Italians have the art of making a small amount of meat go a long way – batting the pieces out as in scallopine or involtini (beef olives) or stretching it out with breadcrumbs to make delicious meatballs. Again there are some great tips: making meatballs ultra smooth by adding a little water, removing every scrap of sinew from your scallopine so they don’t curl up, and soaking them in beaten egg to give them extra flavour.In the afternoon we master gnocchi. Or rather we don’t. We watch Valentina make a fabulously light, airy mixture and roll it with effortless ease down a gnocchi board. We make rubbery little bullets that disintegrate in the pan. It’s some consolation to find that very few Italians make them either. I have better luck with my carciofi alla romana – artichokes stewed with oil, garlic and lemon.


The last class: bread- and pizza-making under the tutelage of artisan baker Dan Schickentanz. Out of the same basic dough you can make focaccia, pizza and calzone. The trick with pizza, he reveals, is to let the dough hang from your hands and its weight will pull it into shape. Allowed free rein, the class runs riot creating a multitude of different flavoured pizzas and flatbreads. We get the afternoon off for good behaviour – a boat trip round the stunningly beautiful Cinque Terre ports before a final feast of asparagi alla parmigiana, coniglio alle olive and panna cotta al cioccolato.


There’s just time before we leave to watch one of Valentina’s neighbours making cheese and discover what real ricotta tastes like. And time for Claudio, one of the Italian chefs, to show us the wild herbs he has been using in his salads and torta dell’erbe (wild herb tart) which sadly we’ll never manage to recreate at home. It’s a wrench to pull ourselves away. But we have learned so much. How to make the cornerstones of Italian cuisine, how to work with unfamiliar ingredients like artichokes, rabbit and squid. But perhaps, most importantly, what it’s actually like to cook and live in a large Italian family. My fellow guests were already booking their next trip.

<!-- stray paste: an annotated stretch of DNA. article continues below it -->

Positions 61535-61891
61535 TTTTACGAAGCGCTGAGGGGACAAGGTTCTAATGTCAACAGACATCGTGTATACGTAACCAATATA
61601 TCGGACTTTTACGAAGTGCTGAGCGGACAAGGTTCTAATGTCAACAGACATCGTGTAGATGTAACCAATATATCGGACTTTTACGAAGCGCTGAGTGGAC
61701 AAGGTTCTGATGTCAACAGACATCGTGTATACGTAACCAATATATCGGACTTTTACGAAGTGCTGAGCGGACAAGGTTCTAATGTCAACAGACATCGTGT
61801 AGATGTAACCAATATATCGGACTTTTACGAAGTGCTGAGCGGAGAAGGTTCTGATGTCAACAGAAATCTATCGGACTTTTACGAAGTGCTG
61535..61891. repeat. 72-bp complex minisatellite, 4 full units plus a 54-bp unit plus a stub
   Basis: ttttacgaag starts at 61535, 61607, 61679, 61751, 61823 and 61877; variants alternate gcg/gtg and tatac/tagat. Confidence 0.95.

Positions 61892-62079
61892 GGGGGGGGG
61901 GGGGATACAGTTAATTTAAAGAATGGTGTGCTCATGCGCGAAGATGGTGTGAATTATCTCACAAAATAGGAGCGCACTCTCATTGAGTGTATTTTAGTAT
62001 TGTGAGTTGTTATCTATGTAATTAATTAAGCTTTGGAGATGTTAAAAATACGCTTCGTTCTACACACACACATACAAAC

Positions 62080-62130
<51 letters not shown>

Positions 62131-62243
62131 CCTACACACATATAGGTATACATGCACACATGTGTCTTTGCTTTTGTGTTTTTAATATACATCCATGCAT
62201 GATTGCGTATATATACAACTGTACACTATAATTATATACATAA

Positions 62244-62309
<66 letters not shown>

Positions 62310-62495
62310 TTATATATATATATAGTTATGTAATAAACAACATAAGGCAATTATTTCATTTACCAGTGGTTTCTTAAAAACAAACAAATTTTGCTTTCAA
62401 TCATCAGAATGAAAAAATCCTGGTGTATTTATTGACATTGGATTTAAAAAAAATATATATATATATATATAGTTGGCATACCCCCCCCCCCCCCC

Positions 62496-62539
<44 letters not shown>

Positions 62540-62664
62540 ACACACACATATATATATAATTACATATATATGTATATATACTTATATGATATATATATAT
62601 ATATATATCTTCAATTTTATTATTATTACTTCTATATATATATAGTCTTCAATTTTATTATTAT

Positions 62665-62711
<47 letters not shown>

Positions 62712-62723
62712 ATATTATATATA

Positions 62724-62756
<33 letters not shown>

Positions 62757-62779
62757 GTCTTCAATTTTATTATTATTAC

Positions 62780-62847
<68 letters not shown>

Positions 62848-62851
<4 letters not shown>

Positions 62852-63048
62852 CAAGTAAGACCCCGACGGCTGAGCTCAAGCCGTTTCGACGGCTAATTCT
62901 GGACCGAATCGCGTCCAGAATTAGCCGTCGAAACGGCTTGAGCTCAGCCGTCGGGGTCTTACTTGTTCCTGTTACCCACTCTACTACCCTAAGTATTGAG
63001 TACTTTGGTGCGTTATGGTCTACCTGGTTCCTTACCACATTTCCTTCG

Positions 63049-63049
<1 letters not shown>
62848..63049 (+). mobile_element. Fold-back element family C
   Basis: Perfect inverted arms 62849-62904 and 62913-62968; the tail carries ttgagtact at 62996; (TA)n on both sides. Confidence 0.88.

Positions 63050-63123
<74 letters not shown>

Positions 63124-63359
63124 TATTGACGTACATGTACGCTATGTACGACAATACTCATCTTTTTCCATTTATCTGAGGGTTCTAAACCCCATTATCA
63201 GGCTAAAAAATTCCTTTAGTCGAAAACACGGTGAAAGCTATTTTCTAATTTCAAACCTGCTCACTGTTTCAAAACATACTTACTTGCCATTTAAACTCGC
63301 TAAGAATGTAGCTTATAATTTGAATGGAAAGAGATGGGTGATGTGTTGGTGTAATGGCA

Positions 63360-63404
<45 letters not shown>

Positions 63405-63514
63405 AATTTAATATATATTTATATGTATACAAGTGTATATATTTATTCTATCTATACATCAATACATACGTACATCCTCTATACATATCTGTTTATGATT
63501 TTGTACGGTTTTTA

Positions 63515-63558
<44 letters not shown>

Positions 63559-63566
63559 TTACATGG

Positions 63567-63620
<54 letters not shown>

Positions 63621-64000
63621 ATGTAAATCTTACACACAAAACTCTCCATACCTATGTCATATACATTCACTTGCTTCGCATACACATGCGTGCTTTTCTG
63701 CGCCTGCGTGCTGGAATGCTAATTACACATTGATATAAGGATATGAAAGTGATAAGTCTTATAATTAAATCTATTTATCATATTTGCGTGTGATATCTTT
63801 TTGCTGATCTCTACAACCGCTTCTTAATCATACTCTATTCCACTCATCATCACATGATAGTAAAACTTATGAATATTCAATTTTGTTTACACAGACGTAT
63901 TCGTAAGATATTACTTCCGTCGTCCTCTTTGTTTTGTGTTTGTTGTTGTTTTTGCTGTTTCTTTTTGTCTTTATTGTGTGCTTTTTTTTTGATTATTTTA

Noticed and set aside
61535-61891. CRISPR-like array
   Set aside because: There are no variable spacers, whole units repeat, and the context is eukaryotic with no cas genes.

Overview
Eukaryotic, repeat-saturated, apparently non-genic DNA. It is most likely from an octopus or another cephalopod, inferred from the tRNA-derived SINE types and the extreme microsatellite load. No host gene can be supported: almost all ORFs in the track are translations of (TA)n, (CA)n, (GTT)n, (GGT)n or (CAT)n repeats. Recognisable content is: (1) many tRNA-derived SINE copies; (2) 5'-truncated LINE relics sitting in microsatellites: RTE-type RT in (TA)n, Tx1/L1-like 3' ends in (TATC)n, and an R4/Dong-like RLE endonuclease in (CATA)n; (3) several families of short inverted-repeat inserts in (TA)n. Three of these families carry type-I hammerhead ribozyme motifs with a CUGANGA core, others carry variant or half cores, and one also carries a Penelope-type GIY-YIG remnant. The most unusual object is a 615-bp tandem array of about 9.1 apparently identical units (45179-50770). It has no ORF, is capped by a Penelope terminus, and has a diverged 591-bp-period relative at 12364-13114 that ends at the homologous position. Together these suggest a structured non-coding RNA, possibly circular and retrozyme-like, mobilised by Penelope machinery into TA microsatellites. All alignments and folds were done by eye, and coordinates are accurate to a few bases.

Villa Valentina is at PO Box 3038

CR2 0XS. Tel/fax (44) 208 651 2997 www.villavalentina.com. Courses cost from £1,185–1,220 inclusive of all meals and excursions but excluding flights.



Decide how intensive and hands-on you want the course to be. Find out who is leading it and how well they know the area. And what the price includes. Most exclude airfares but you need to check what meals, excursions and teaching materials you’ll need to cover.


Italian Cookery Weeks

+44 208 208 0112


Hands on classes in Umbria and on the Amalfi coast. £1,249 for 7 nights incl flights

Roberto’s Italian Table

+39 41 714 571 (fax) www.italiantable.com

Luxury holidays based at the Hotel Cipriani, Venice, Villa

San Michele, Florence and Hotel Splendido, Portofino. $4,250–4,750 for six nights

Tasting Places +44 20 7460 0077 www.tastingplaces.com

British-based firm offering holidays in the Veneto, Tuscany, Umbria, Sicily and Piedmont. 7 nights from £1,100, excl flights

Diane Seed’s Roman Kitchen +39 66 797 103


5-day courses from $1,800.

More essential info is at: http://cookforfun.shawguides.com


Latest Wine News